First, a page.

Making a graphic statement
By Jayanthi Madhukar
August 25th, 2014
As a multimedia comic book artist, Seth Tobocman speaks out against injustice through his works
bespectacled Seth Tobocman, with his hair tied back into a neat
ponytail, can hold his audience spellbound with a dramatic narration of a
story. This kind of narration is usually accompanied by live music. On
a screen behind him, appear mostly black and white cartoon panels that
he has drawn. It is those visuals and the stories accompanying them
that make people sit up and listen. Tobocman calls this kind of
audience interaction Cartoon Concert, a form he attributes to Vaughn
Bode, an American cartoonist in the 1970s. “Bode would project his
panels and perform the text,” says Tobocman. “I chose those pieces that
work well with a dramatic reading and sometimes also employ musicians
to give atmosphere.”
Speaking Through Comics
Tobocman’s love for comics started young. As he says, he could draw before he could read. From a school-going boy who loved Marvel superheroes to a young adult’s angst against injustice in society, today, Tobocman considers himself to be a neo-expressionist comic book artist. He has gone through the proverbial struggle, often feeling that “at any minute the ground would open up and swallow me” and has worked as an usher, a messenger and construction worker before finding work as an illustrator for New York Times and other newspapers.
In 1980, along with friend Peter Kuper, Tobocman started World War 3 Illustrated as a response to the Iran hostage crisis. “We were angry about Reagan and the rise of the right (wing). About gentrification. We felt someone had to say no!” he says of the times when no one was publishing serious comic art in the US. Theirs was the only comic book in those days to be sold in record stores as no book stores were interested in alternative comics.
The Inside Story
The stories Tobocman tells are often contained within one panel. Sometimes, within a book. But these stories are real, issues that people face, and very often from his own understanding of ground reality. As an artist and editor of the comic book World War 3 Illustrated, he says that what he really wants to do is to shake people out of their complacency. People, according to him, are way too passive. “They let too much stuff go. They know what is going on is wrong but they don’t do anything about it. I also want to give some support and solidarity to those who are engaged in actions.”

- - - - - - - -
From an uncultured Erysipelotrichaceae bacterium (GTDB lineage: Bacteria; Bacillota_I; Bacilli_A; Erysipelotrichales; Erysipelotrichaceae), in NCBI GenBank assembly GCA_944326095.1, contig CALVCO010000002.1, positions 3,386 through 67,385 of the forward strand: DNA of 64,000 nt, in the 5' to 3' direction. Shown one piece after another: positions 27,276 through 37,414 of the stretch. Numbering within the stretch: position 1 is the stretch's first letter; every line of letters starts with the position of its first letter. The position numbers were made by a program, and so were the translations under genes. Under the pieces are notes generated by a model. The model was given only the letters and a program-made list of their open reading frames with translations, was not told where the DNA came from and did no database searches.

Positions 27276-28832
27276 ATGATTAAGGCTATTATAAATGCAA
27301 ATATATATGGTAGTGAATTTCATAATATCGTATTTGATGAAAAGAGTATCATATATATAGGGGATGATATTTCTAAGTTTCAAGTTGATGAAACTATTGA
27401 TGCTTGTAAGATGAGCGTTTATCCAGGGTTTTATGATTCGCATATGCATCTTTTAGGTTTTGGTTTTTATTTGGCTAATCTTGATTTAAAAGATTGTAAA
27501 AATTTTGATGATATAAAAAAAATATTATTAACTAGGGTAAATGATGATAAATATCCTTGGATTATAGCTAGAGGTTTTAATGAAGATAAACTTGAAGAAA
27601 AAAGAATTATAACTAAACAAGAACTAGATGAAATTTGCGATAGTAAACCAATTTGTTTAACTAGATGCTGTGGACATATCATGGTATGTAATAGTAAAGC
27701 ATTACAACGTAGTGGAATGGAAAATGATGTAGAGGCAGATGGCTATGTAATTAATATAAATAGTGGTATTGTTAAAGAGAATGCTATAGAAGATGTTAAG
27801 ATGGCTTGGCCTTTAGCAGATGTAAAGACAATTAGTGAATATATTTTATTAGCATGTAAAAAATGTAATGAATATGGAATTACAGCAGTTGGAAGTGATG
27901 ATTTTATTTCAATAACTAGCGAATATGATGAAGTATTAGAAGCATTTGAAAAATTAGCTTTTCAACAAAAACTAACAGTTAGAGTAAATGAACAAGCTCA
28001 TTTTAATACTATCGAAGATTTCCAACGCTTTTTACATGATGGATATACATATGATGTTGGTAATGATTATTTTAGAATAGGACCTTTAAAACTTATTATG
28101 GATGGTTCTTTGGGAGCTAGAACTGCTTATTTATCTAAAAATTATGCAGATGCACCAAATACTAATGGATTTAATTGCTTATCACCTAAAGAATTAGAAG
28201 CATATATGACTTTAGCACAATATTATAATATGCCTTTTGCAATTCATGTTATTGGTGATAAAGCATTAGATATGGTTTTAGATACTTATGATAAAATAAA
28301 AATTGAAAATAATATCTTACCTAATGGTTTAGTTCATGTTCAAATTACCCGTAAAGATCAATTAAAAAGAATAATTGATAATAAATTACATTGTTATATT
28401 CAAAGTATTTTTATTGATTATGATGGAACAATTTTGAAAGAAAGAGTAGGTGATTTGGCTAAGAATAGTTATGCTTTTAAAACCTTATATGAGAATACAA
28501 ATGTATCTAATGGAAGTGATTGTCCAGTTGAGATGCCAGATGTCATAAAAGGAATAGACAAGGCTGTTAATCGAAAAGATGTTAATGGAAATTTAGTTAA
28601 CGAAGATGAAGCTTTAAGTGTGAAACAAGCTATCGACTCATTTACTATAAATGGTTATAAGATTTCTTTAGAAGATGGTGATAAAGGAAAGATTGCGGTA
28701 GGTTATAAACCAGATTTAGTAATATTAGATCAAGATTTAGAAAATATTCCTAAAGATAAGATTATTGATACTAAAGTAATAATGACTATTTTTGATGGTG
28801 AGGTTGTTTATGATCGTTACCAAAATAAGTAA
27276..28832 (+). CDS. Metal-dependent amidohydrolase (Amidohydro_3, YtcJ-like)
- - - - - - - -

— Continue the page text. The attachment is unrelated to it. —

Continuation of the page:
And that is why during the mid-80s and late ’90s, he was part of the squatter movement of New York. Much before he moved with them on the suggestion of the squatters themselves, activists from New York to the African National Congress in South Africa had started using his pieces for leaflets and posters. Tobocman, along with the other squatters, seized about 30 buildings in Lower Manhattan. Thirteen of them were legalised in 2000, and the people squatting there became the owners. Along the way, people had to fix those buildings and defend them from police. He slept under leaky roofs, cleared rubble, lived without heat or hot water. One of the squats, Umbrella House, which he helped save from demolition crew and renovate, where he ran a printing press from its first floor, still remains, inhabited by many people.
Two things stand out. One, Tobocman was personally not in need of a home, since he had already rented an apartment. “I chose to work with the squatter movement because I felt they were addressing the most pressing problem of my community: lack of affordable housing.” He was arrested about 20 times and convicted twice. Only an internal disagreement led him to give up the membership and leave the squat.
And that brings the second point to fore. Unlike most squatters, he compiled his experiences in the book War In the Neighbourhood (2000).
A Fighting Oeuvre
Tobocman has several books to his credit, each and every subject picked, being relevant to the people. Understanding The Crash illustrates how Wall Street created an economic whirlpool, while Disaster and Resistance described the first decade of the 21st century including 9/11, George Bush, the wars in Iraq, Afghanistan and Palestine and hurricane Katrina. Three Cities Against the Wall unites artists in Tel Aviv, Ramallah and New York in protest against the Israeli government’s building of the wall through the occupied territories. Portraits of Israelis and Palestinians came out of a sketchbook Tobocman carried with him on his travels through the occupied territories in 2002 which saw him teaching art and English to kids in a Palestinian village.
At the time of this interview, he is outraged over the killing of Michael Brown by a policeman on a street in Ferguson, Missouri. “This happens all the f**king time!” he fumes. “American cops just can’t seem to stop killing black people. It makes me very angry that there is so little progress on this issue. At least there is more awareness. When I was a kid, I think there were a lot of white middle class Americans who did not believe this was going on. Now, with all the videos and media, there is no excuse for being ignorant.” And for that matter, no excuse, he says, for a citizen anywhere in the world to be passive. The best government, the best politicians and laws and Constitution, isn’t worth anything if people don’t speak up. Taking action on anything, be it art, politics or just paying attention to loved ones, he points out, is a great alternative to depression and despair. “Every day I gotta shake myself, break free of my demons and go for it.”
Seth Tobocman was in the city recently for a Comic Conce